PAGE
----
If you're not sure what to say to the parent of a child with Down Syndrome, consider what this mom is tired of hearing.
Caroline Boudet, a French woman whose four-month-old daughter Louise has Down Syndrome, was tired of hearing insensitive comments from friends, family and strangers. So she took to Facebook to offer some dos and don'ts when meeting a child with Down Syndrome and a reminder that "words are important."
Some of her advice may seem obvious, like not grilling the mother about whether or not she knew her daughter had an extra chromosome before the baby was born. Some of it is a little more nuanced, like Caroline's reminder that "It's not what she IS, it's what she HAS."
Here's the post, which Caroline shared publicly in hopes that it would spread rapidly across the Internet:
(English translation below!)[LES MOTS SONT IMPORTANTS] Elle, c'est ma fille. Louise. Qui a quatre mois, deux bras deux...
Posted by Caroline Boudet on Monday, June 8, 2015
Here's her English translation:
Here is my baby girl, Louise. She is 4 months old, has two legs, two arms, and one extra chromosome.
Please, when you meet a Louise, do not ask her mother "how come you did not find out during the pregnancy?". Either [she did], and the parents took the decision to "keep the child," or [she didn't], and it was surprising enough for them [without having] to talk about it over and over now. Keep in your mind that mothers have a tendency to feel guilty about each and every thing, so a surprising extra chromosome... I let you guess.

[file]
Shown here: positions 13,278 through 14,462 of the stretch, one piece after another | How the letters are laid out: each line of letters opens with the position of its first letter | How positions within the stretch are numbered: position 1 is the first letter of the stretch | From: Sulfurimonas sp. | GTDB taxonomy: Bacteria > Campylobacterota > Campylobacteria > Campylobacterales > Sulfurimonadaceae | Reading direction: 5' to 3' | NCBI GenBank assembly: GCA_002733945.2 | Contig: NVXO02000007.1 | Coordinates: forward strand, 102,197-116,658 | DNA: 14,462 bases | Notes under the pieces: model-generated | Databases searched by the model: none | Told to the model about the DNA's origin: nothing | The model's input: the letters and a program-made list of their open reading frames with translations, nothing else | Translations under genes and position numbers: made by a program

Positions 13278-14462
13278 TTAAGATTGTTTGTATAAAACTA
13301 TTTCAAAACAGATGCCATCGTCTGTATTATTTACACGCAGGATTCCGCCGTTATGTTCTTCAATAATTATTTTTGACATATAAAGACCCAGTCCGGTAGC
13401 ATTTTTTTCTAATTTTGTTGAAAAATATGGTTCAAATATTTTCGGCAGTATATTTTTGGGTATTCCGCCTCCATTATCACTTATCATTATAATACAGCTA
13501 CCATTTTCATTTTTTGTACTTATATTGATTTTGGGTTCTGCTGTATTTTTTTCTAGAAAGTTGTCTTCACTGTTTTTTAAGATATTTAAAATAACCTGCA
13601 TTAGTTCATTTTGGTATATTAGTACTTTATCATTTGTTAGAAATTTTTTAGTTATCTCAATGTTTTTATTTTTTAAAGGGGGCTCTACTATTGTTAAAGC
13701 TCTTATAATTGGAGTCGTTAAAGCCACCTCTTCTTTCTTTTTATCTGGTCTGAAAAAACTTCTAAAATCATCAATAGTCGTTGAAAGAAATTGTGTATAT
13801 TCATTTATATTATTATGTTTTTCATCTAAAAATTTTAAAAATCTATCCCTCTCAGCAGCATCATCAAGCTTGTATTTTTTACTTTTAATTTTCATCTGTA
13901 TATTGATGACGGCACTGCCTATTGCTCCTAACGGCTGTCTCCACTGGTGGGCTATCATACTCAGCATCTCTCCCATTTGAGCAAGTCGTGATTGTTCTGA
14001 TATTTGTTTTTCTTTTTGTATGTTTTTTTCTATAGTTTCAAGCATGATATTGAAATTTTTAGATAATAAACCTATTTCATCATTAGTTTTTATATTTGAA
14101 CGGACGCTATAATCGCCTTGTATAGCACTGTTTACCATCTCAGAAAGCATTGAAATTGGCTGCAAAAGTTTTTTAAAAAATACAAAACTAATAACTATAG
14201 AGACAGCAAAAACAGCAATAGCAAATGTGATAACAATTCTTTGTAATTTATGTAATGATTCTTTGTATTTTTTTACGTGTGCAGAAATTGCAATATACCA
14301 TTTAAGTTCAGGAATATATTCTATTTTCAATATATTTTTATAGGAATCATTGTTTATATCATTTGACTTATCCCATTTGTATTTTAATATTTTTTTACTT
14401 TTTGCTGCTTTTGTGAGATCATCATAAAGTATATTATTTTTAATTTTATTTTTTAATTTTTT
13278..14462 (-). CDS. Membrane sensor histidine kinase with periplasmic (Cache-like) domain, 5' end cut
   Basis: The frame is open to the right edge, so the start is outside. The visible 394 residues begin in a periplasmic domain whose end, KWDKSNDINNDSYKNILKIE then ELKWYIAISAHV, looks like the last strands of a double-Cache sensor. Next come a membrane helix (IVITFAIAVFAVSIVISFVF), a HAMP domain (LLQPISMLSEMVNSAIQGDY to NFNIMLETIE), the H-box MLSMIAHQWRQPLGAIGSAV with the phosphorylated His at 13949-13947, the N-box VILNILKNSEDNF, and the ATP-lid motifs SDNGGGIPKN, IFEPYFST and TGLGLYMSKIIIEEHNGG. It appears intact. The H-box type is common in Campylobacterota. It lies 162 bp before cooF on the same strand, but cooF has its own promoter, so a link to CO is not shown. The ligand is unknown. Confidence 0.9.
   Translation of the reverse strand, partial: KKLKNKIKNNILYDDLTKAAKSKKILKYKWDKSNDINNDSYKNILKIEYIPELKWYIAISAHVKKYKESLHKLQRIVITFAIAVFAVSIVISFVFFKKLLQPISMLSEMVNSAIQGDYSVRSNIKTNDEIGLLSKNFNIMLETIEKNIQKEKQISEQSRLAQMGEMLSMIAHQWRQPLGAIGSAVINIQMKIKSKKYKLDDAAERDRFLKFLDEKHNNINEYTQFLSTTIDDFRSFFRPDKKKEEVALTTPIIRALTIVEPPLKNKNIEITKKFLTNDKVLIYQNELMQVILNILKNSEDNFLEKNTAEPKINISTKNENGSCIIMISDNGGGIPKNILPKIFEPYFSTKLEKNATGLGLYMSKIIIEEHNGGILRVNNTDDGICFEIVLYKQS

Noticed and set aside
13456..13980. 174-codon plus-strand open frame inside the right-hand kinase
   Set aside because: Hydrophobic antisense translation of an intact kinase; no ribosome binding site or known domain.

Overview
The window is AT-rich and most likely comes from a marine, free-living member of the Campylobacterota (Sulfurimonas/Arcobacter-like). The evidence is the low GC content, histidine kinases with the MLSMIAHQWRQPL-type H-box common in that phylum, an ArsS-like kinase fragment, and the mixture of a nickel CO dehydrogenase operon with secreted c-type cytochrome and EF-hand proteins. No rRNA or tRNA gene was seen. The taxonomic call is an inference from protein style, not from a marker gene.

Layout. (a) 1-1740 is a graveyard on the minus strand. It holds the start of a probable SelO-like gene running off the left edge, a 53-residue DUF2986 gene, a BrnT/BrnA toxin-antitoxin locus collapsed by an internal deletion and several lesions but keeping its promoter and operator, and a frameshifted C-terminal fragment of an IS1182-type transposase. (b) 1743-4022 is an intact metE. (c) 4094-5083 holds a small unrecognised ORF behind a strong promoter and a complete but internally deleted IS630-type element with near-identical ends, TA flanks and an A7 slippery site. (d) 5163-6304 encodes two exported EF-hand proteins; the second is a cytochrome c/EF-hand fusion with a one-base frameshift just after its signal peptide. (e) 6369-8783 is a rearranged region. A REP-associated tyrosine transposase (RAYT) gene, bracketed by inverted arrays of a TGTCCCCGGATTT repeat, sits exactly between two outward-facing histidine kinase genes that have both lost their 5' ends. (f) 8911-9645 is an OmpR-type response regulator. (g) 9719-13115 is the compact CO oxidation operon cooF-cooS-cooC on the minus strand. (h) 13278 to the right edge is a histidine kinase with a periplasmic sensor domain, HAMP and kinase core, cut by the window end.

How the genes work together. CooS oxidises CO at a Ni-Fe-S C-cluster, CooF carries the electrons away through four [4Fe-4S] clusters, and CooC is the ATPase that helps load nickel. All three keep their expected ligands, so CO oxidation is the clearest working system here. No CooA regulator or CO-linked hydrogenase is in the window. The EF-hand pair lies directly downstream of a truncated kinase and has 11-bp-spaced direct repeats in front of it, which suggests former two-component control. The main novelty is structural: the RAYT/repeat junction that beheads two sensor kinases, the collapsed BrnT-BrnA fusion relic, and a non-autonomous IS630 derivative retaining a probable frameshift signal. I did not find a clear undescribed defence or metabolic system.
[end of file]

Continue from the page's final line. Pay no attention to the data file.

Don't tell her mother "it's your baby no matter what." No. It's my baby, period. Plus: "nomatterwhat" is quite an ugly name, I'd rather call her Louise.
Don't tell her mother "As she a down's baby, she will... etc." No. She is a 4-months old baby who happens to have Down Syndrome. It's not what she IS, it's what she HAS. You wouldn't says "she's a cancer baby."
Don't say "they're like this, they're like that." "They" all have their features, their character, their own tastes, their life. "They" are as different between them as you are from your neighbor.
I know that if one does not experience it, one does not think about it, but words do matter. They can comfort and they can hurt. So just give it a thought, especially if you're a doctor or nurse of any kind.
I usually do not make my status "public" on Facebook, but this one will be. You can read it and share it as you want. Because each year there are (in France) 500 new "mothers of Louise" that can have a day ruined by those kind of words. I know it's not meant to hurt. But you just need to know.